The command specified after the target will be executed when the black box says so. At the moment the command functionality is a limited but if you use a tool like fabric you should be fine.

This is a sample configuration I use to test and deploy on one of my projects.

# Port where the black box has been connected
# Use python -m`` to determine it.
port: /dev/tty.usbserial-A900cfep

# Command to be run when this destination is targeted.
test : fab test
staging: fab staging deploy
production: fab production deploy:confirmation=False

And that's it, all that needs to be done now is plug the black box to the computer and run the mercurio listener:


It will give you some feedback and tell you that the box and the listener are talking to each other and you are ready to deploy, test and have fun (if you are into pressing buttons or automation, whatever floats your boat dude. I am not judging you).

Mercurio instructions

Now this is the tricky bit, the instructions on how to use it.

1. Select a target with the knob.

2. Push the red button.

3. Enjoy seeing mercurio seeing do its thing.

4. Iterate


Automation is great, it will make your life easier especially while executing mission critical operations because once a task has been automated and you know that it works, it will give you peace when you need to perform this task (even during a crisis).

Automation can also reduce the friction between you writing the code and it being deployed in production. If you make it easy and fun to iterate this cycle you'll find yourself doing more and more iterations and this will be translated into a better product.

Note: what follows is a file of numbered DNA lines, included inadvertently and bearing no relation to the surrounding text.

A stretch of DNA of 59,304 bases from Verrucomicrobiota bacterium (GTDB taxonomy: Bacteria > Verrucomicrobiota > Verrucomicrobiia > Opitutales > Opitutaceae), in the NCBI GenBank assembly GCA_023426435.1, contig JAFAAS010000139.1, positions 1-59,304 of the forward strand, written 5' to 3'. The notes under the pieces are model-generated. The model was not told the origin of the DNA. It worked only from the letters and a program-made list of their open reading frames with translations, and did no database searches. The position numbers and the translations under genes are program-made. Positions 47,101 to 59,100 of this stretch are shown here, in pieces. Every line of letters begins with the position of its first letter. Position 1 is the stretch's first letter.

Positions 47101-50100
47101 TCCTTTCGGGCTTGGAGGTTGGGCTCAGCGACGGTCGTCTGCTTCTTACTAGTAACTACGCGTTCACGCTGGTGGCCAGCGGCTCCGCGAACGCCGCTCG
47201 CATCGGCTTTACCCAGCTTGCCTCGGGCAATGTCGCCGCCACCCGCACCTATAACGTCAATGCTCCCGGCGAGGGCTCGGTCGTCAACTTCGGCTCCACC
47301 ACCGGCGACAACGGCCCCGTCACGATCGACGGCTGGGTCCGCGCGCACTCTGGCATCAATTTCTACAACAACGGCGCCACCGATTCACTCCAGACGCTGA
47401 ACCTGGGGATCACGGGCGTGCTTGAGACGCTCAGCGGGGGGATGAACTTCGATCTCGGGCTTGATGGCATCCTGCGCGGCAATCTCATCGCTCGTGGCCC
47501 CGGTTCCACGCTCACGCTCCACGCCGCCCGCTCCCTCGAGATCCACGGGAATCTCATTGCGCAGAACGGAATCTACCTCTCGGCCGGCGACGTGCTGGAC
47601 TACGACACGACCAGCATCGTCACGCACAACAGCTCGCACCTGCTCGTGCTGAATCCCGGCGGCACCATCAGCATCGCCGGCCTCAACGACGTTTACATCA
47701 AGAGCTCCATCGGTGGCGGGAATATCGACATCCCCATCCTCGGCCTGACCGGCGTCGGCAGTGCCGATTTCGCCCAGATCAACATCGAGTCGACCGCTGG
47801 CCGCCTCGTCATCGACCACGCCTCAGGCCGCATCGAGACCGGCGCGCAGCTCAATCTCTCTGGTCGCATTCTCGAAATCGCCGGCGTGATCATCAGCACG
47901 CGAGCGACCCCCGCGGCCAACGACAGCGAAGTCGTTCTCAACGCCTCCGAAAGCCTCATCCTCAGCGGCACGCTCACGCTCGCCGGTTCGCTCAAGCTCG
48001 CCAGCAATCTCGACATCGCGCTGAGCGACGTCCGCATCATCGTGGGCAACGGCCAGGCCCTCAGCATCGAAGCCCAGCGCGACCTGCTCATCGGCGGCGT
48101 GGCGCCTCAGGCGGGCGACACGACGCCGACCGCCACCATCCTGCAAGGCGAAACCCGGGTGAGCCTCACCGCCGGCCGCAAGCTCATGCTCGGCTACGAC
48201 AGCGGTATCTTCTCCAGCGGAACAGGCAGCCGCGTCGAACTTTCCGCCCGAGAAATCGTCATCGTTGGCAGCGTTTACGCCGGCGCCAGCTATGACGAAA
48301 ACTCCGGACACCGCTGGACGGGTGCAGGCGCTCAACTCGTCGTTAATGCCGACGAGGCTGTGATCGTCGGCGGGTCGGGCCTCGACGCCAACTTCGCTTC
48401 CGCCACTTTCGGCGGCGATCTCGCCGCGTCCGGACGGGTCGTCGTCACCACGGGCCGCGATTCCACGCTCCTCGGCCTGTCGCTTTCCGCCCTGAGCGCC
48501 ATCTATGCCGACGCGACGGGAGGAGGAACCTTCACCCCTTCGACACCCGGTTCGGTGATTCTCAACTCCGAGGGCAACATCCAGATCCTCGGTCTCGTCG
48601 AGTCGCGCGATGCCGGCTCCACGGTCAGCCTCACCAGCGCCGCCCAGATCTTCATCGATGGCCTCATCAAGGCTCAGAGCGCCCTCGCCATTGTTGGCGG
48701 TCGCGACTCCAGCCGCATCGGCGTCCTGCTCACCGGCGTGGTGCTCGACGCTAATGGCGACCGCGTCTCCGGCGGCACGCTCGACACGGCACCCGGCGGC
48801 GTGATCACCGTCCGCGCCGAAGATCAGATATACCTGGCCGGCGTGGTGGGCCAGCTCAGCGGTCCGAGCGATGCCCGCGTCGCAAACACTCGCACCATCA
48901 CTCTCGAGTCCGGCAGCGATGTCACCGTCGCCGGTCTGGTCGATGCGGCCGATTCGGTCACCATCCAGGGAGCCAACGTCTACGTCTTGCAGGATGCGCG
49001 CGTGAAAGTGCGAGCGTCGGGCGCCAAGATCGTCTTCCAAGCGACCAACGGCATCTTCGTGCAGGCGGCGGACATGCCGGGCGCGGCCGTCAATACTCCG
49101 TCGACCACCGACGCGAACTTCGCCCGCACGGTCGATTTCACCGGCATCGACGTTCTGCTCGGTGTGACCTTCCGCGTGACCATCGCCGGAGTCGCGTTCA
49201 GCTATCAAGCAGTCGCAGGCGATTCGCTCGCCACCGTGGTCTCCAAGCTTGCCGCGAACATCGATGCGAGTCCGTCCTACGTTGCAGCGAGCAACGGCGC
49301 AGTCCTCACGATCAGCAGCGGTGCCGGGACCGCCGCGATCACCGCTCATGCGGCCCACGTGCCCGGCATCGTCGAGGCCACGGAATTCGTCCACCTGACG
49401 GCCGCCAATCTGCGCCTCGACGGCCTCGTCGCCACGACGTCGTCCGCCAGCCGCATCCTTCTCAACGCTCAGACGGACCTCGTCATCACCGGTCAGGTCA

Arduino was a great help to create mercurio seeing it take analog readings and turning them digital is so much fun.

The box and the listener can be improved in lots of different ways and I would love to hear your ideas on how to do it.

If you have any questions or you would like me to explain further any of the bits I mentioned in this write up let me know and I would be happy to do it.

Discussion in Hacker News.

Frequently Asked Questions

Q: Has it been completely demagnetised?
A: I'll give my answer in a video form.

Q: What is the license on the components?
A: Both components have been released under the MIT license, modify them, use them and create something really cool.

Q: Why did you choose that name?
A: Mercurio is spanish for Mercury and he was good at delivering messages.